BOULDER — The future of robotics and artificial intelligence is varied, and Boulder’s robotics leaders discussed the gamut from how politics influences views on AI to whether we’re actually living in a simulated reality at Boulder Startup Week’s Robotics & AI Founder panel.
Perhaps the most thought-provoking question from moderator Bart Lorang, managing director of v1.vc, a Boulder- and San Francisco-based venture-capital firm, was whether the reality we are in now is “base reality” — true, actual reality — or an elaborate, artificial-intelligence-driven Matrix-like simulation.
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The consensus from Boulder’s AI-leaders? Maybe it doesn’t really matter what reality we’re in.
“At some point, I don’t know if it matters,” Vikas Reddy, co-founder of computer-vision company Occipital, said. “If you think about it, there’s a server out there that happens to be running a virtual machine that’s inside whatever software it is you’re running. That virtual reality is running on a real machine that works in the real world. So I can say, even if we are in a simulation at the deepest level, all the way up there’s a reality that’s ultimately there. So maybe we’re still in reality, just a couple levels deep.”
The two other founders, Jacqueline Ros of personal-safety company Revolar and Eric Schweikardt of children’s robotics company Modular Robotics, had similarly optimistic views. Ros said she thought if we were in “the matrix” we would probably have better computer-enhanced memories. Schweikardt said it probably didn’t matter, because everyone perceived reality differently.
“I think the beauty of our current base reality is we interpret it so differently,” he said. “What I see and feel is different from your reality. Whether it’s digital or analog or our own virtual reality in our brains.”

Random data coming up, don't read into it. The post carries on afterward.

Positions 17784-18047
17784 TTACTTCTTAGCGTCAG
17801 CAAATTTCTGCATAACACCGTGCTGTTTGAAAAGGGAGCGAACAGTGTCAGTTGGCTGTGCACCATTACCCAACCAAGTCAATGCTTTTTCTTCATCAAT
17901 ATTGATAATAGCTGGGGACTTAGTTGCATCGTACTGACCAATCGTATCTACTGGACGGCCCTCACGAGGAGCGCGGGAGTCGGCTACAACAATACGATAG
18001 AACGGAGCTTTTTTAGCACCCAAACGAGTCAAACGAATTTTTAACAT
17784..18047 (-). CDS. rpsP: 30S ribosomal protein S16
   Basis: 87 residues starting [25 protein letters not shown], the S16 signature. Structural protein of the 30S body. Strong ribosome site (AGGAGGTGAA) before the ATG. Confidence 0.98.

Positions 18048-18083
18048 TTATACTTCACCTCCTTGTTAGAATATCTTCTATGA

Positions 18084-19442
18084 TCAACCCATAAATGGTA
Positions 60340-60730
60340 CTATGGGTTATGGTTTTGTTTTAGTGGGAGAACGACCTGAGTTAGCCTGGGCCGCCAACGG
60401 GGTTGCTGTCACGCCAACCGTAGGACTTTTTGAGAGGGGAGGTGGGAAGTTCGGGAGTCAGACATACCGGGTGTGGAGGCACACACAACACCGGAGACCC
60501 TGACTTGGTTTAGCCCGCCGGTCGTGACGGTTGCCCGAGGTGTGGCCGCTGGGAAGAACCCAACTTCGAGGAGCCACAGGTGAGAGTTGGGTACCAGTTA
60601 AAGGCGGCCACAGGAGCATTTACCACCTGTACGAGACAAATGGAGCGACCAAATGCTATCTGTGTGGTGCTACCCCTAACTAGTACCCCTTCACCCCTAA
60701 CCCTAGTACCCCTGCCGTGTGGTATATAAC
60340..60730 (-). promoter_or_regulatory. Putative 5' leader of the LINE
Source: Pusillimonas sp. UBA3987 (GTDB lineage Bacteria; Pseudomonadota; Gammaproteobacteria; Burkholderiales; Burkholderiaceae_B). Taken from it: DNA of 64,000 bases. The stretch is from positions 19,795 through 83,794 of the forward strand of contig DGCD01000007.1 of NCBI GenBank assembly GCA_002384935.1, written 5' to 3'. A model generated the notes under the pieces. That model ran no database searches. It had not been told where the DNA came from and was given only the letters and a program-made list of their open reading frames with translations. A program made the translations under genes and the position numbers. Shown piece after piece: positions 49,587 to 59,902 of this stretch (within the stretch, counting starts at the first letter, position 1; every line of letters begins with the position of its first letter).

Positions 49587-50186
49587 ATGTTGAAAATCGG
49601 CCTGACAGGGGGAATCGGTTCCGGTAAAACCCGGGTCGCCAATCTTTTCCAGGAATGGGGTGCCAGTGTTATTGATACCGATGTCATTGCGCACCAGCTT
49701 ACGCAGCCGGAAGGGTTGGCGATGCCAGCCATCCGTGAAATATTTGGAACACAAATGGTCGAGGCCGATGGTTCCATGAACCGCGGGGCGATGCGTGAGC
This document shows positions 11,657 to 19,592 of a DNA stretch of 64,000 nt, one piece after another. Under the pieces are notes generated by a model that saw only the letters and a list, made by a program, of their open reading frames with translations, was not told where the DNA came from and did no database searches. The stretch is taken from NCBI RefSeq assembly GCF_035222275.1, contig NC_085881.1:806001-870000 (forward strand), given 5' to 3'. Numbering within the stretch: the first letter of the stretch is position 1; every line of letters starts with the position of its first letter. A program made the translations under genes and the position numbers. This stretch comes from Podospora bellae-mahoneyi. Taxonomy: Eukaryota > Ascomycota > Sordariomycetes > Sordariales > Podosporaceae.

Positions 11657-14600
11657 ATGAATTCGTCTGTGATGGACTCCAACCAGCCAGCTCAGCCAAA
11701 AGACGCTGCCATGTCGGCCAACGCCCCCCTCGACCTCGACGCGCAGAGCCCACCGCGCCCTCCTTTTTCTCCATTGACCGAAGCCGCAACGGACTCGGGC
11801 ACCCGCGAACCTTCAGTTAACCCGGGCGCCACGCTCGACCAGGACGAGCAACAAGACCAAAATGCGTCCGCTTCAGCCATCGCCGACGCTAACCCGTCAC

As a less theoretical topic, the panel also discussed robotics in the workforce and the pros and cons of artificial intelligence replacing human workers.
Right now, robotics is essentially limited to reasonably contained problems, Reddy said. Things such as automated cars or robots in warehouses work because they’re given certain tasks and not asked to do things beyond those tasks. Automated cars, for example, are programmed to drive, but don’t have to worry about other human jobs such as learning how to play an instrument.
But right now, we are at a stage where factory jobs are increasingly being replaced by robotics. While the United States has outsourced manufacturing to places such as China, Schweikardt said, China’s best factories have become completely people-less. In turn, the cheaper manufacturing has left China and gone to countries such as Myanmar and Vietnam, which has left China very much in the same position the United States has been. Eventually, when U.S. tech companies have more manufacturing infrastructure around them, Schweirkardt said he expected those jobs to come back to the United States.
In the meantime, Ros said she saw potential for better jobs to stem from robotics.
“If you look at Detroit, they’ve retrained the car-manufacturing people to new tech jobs,” she said. “They had to, because Detroit fell apart. Our manufacturer in Thailand has robots. What I respect about our manufacturer is they always want to invest in the local community. They brought in instructors, but not bosses, to train people. That’s the mentality we have to take. There’s also the thought that being an app developer is one of the hottest jobs now, but it didn’t exist 10 years ago. In the future, we’re going to have jobs we didn’t even think of.”